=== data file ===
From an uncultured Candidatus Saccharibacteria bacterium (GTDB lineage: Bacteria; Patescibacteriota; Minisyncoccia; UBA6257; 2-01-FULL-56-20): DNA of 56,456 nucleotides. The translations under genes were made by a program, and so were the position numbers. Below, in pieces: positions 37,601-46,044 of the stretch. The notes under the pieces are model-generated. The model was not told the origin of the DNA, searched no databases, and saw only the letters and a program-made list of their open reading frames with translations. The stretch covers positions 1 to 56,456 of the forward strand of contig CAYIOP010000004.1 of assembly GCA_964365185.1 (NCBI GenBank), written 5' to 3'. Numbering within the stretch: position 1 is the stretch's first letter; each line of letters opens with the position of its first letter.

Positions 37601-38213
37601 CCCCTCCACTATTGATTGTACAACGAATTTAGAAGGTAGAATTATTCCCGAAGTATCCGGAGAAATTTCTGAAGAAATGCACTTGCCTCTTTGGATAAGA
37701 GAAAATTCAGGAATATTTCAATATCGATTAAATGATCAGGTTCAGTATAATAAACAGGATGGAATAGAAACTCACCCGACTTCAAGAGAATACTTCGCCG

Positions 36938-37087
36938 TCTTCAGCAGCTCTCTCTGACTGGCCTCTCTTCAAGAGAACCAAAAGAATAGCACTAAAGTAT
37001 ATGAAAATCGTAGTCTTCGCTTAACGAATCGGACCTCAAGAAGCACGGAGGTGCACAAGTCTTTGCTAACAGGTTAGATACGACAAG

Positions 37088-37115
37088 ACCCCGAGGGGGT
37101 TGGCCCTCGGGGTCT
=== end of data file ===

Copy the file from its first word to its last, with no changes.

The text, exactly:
From an uncultured Candidatus Saccharibacteria bacterium (GTDB lineage: Bacteria; Patescibacteriota; Minisyncoccia; UBA6257; 2-01-FULL-56-20): DNA of 56,456 nucleotides. The translations under genes were made by a program, and so were the position numbers. Below, in pieces: positions 37,601-46,044 of the stretch. The notes under the pieces are model-generated. The model was not told the origin of the DNA, searched no databases, and saw only the letters and a program-made list of their open reading frames with translations. The stretch covers positions 1 to 56,456 of the forward strand of contig CAYIOP010000004.1 of assembly GCA_964365185.1 (NCBI GenBank), written 5' to 3'. Numbering within the stretch: position 1 is the stretch's first letter; each line of letters opens with the position of its first letter.

Positions 37601-38213
37601 CCCCTCCACTATTGATTGTACAACGAATTTAGAAGGTAGAATTATTCCCGAAGTATCCGGAGAAATTTCTGAAGAAATGCACTTGCCTCTTTGGATAAGA
37701 GAAAATTCAGGAATATTTCAATATCGATTAAATGATCAGGTTCAGTATAATAAACAGGATGGAATAGAAACTCACCCGACTTCAAGAGAATACTTCGCCG

Positions 36938-37087
36938 TCTTCAGCAGCTCTCTCTGACTGGCCTCTCTTCAAGAGAACCAAAAGAATAGCACTAAAGTAT
37001 ATGAAAATCGTAGTCTTCGCTTAACGAATCGGACCTCAAGAAGCACGGAGGTGCACAAGTCTTTGCTAACAGGTTAGATACGACAAG

Positions 37088-37115
37088 ACCCCGAGGGGGT
37101 TGGCCCTCGGGGTCT